Doctorate in Business and Socioeconomic Sciences
There is a gap between rapidly growing greenhouse gas emissions and many government's ‘aspirational’ emission reduction targets. Air travel is the most important subsector of the transportation industry generating green house gas in international tourism. Research has been proposed to analyze the composition of international tourism markets arriving by air and their respective contribution to emissions at country level (Stefan Gössling, Daniel Scott, Michael Hall (2015), Inter-market variability in CO2 emission-intensities in tourism: Implications for destination marketing and carbon management, Tourism Management, 46, 203-212). Students are asked to submit proposals extending this research for estimating CO2 emissions of travel and tourism based on travel flows and distances to the urban tourism sector in Europe.
The tourism management information system TourMIS (www.tourmis.info) is a collaborative database and group decision support system. TourMIS includes information on tourism flows from 60 different markets in more than 100 European cities. PhD candidates are invited to propose and evaluate a hybrid model which combines the data from TourMIS with findings from various visitor surveys in order to estimate the direct economic impact (tourism receipts) generated by city tourism in Europe.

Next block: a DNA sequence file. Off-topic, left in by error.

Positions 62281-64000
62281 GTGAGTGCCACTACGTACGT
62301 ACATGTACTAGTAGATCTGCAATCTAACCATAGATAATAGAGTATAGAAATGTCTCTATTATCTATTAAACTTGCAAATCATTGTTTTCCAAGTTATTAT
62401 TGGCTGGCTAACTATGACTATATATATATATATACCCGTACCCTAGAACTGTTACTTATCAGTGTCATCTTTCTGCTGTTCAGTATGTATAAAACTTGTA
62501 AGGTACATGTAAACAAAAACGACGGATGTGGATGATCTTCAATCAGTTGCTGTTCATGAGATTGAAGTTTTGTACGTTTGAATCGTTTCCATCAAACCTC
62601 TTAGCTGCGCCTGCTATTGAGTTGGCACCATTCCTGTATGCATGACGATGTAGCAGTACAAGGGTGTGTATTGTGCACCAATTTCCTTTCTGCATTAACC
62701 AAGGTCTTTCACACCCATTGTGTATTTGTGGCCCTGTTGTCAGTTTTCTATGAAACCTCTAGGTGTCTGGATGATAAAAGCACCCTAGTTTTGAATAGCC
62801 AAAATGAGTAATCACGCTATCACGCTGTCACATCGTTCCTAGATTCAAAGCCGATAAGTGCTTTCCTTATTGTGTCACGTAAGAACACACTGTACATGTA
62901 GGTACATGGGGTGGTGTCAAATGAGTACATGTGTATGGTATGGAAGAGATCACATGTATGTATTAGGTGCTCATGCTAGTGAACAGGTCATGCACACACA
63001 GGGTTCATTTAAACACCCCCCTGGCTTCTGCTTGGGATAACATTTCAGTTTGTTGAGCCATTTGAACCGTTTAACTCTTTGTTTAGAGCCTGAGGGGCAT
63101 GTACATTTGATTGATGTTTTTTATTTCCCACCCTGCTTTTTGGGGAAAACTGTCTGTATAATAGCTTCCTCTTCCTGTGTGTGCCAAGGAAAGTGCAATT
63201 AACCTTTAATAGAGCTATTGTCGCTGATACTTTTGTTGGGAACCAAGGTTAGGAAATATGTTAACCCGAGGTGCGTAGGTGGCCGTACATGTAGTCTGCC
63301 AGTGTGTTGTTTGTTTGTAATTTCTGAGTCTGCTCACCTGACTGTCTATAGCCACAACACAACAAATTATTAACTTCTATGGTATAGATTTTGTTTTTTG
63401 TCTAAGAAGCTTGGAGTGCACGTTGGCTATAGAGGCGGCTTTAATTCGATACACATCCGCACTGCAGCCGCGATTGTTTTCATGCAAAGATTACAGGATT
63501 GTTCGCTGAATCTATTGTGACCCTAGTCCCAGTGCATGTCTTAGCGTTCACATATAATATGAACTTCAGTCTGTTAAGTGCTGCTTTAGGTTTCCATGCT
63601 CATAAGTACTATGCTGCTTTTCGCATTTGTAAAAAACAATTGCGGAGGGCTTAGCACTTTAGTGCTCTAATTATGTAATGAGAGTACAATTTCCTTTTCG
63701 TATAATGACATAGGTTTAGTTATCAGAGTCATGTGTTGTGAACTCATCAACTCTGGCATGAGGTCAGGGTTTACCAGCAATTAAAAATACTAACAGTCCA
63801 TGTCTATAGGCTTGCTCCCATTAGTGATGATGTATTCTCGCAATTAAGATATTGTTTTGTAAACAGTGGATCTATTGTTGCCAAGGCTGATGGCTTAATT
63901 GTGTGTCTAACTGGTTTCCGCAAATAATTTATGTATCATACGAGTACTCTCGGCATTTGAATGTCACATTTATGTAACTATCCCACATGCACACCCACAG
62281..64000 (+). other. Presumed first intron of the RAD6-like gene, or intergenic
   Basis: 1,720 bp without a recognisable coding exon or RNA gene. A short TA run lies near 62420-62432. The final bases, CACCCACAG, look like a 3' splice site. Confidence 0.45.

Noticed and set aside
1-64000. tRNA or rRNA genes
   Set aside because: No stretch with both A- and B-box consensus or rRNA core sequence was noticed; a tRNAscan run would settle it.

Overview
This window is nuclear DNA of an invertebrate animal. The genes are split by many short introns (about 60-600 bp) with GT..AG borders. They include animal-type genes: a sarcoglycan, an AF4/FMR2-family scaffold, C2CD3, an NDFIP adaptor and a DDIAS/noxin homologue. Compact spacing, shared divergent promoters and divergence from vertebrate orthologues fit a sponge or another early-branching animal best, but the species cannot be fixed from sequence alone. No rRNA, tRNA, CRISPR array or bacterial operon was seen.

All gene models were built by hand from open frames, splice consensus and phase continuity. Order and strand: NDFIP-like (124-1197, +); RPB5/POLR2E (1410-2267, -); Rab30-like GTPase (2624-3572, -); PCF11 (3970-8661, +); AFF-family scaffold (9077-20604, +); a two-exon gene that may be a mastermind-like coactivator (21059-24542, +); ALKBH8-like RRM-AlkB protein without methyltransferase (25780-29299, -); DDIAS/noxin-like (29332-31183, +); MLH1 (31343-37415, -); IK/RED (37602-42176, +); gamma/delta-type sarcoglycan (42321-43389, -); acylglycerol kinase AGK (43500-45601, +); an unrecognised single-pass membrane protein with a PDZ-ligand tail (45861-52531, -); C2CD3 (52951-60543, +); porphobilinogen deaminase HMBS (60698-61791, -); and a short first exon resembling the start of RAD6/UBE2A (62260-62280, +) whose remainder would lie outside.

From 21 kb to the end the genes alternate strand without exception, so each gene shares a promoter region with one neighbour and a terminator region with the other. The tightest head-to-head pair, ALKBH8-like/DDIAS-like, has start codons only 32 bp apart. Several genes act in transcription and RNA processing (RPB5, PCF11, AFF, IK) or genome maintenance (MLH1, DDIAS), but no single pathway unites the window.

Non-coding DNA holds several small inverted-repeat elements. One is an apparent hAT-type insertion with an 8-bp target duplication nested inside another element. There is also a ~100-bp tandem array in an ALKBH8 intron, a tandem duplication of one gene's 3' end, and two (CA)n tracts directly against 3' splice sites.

Implementation of a Linked Media System: Linked Media refers to the typed interlinking of media assets in a collection according to the semantics of their associations. The student would draw on prior research in semantic multimedia and knowledge graphs to (i) define a conceptual model for a Linked Media system and (ii) provide a proof of concept implementation which supports browsing and combining videos in a collection. The research area remains one ripe for significant contributions which can help also support future research and industrial application on better managing and re-using large media collections and building new services for media discovery and playback.
Named Entity Recognition in Speech-to-Text Transcriptions: The domain of NER has long based its implementations and evaluations on classical text document collections such as news articles or tweets. The textual output of speech-to-text systems on the other hand tend to be error prone and mistranscribe certain phonetics of speech depending on presence of background noise and the spoken accent/dialect. The student will combine an understanding of phonetics and NLP to define a new approach to NER attuned to the particularities of this textual input. - Annotation of video content relies, among other things, on subtitles/transcripts. Commonly these are only available in automatically produced forms, where state of the art NER systems perform poorly because they are trained on "regular" text. Providing a solution to this would open up the possibility of more accurately annotating larger video collections.